Biological Defence Centre Těchonín
The Biological Defence Centre is a modern specialised military medical facility located in the village of Těchonín in Eastern Bohemia. It is incorporated in the command and control system within the structure of the Military Health Institute as a biological defence department and is directly subordinate to the director of the Institute. The Military Health Institute in Prague is the executive element of the military hygiene and anti-epidemic service and the biological defence system. The Specialised Infectious Diseases Hospital (SIDH) is an organic part of the BDC. The main tasks and objectives of the BDC are isolation and treatment of persons with particularly dangerous and exotic infections, ensuring quarantine stays for soldiers returning from foreign operations from epidemiologically risky areas, conducting biodefence research, training and education of Czech and NATO military and civilian specialists in the specific field of biological protection and providing storage and preparation of special medical, laboratory, detection and identification equipment. The BDC together with the National Centre for Isolation and Treatment of High Consequence Infectious Diseases of the Na Bulovce Hospital in Prague and the State Institute of Health form one of the pillars of the biological protection system for both military and civilan population of the Czech Republic. The collaboration among these institutions is set on the basis of the Czech Republic National Action Plan in case of an event subject to the International Health Regulations and the resulting Directive. The essential prerequisite for the use and development of these capabilities is close inter-ministerial cooperation with the Ministry of Health (International Health Regulations 2005) and the Ministry of Education, Youth and Sports (for science and research). Efforts to achieve the aims and objectives of the BDC to conduct health care culminated in 2016 with the conclusion of an inter-ministerial Implementation Agreement between the Ministry of Health and the Ministry of Defense and the obtaining authorization for the Military Health Institute to provide outpatient, acute inpatient and acute intensive health care services at the Specialized Infectious Diseases Hospital in Těchonín.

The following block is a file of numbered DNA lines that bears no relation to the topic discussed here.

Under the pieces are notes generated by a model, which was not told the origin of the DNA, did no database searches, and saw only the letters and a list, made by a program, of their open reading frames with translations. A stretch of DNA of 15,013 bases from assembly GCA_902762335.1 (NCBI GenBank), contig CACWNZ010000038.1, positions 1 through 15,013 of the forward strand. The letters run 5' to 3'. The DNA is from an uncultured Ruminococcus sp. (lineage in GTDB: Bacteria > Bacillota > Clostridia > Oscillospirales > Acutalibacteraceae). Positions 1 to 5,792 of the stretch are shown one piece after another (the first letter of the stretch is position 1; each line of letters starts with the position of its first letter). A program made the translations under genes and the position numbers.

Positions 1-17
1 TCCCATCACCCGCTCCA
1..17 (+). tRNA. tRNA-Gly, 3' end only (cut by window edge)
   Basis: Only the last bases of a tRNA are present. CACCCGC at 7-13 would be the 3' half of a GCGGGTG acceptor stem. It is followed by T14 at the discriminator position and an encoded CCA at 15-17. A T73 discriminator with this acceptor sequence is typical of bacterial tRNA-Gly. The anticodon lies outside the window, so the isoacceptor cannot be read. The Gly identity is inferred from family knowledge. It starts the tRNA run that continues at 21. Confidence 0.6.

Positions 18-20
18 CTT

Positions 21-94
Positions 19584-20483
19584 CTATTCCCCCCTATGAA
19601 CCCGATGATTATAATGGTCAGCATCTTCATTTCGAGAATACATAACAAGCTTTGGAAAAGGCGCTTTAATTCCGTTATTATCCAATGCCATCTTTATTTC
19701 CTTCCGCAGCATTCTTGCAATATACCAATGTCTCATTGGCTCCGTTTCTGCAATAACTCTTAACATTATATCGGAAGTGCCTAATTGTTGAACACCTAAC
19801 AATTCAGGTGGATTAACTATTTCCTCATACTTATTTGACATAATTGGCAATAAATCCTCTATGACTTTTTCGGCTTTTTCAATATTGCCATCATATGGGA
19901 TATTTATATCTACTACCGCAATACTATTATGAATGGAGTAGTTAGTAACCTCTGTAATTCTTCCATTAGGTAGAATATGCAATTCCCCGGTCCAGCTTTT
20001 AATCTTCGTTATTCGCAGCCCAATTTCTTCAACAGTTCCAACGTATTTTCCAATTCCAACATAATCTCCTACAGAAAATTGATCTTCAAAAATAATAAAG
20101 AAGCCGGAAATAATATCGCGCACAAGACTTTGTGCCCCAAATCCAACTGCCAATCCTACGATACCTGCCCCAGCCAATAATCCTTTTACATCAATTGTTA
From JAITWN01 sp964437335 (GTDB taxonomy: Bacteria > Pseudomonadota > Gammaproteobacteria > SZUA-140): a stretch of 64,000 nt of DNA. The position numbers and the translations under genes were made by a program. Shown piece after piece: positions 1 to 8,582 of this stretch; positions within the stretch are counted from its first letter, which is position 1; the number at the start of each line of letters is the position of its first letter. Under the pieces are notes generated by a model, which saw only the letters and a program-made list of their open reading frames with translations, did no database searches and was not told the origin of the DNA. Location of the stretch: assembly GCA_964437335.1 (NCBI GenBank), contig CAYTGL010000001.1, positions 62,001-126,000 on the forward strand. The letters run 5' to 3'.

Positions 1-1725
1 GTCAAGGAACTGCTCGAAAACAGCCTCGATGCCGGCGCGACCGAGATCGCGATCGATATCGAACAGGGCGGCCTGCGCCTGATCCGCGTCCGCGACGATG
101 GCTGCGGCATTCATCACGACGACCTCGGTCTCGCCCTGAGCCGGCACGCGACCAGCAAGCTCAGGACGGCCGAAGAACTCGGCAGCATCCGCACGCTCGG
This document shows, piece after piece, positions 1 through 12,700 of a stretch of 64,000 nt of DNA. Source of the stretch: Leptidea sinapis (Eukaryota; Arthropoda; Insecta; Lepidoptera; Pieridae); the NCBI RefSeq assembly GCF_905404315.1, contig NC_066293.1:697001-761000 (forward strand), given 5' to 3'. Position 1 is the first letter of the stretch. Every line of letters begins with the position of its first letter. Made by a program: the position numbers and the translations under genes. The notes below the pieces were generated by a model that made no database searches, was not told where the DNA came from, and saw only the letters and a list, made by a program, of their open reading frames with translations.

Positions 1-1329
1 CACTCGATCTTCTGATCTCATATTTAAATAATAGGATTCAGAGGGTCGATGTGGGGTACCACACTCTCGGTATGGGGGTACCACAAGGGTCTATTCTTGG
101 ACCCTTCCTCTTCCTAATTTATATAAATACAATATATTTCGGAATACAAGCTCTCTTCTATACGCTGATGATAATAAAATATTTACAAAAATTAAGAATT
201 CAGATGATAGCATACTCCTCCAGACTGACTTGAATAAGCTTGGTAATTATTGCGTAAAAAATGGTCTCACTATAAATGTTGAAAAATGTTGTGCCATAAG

The village of Těchonín was not chosen for the location of the BDC by chance. The area has served for military purposes since the period before World War I. The current facility in Těchonín was established at the end of the 1960s as the Institute of Immunology and Microbiology of the Military Medical Academy as a special-purpose facility to study the effects of inhaled infections and to test imunoprophylactic means of protection against biological warfare agents. After joining the Biological Weapons Convention in 1972, research focused exclusively on the study of the body‘s immune responses and the effects of antiviral agents. After 1989, there was a significant reduction in research activities and key experts left the facility. In February 1994, the strain bank, which had been the basis for high quality scientific work, was dismantled by decision of the Ministry of Defence because of concerns about its security. After 2000, when biological threats and the concept of the biological defence system of the Czech Republic were reassessed, the development of the military facility into its current form began.
Specialized Infectious Diseases Hospital (SIDH)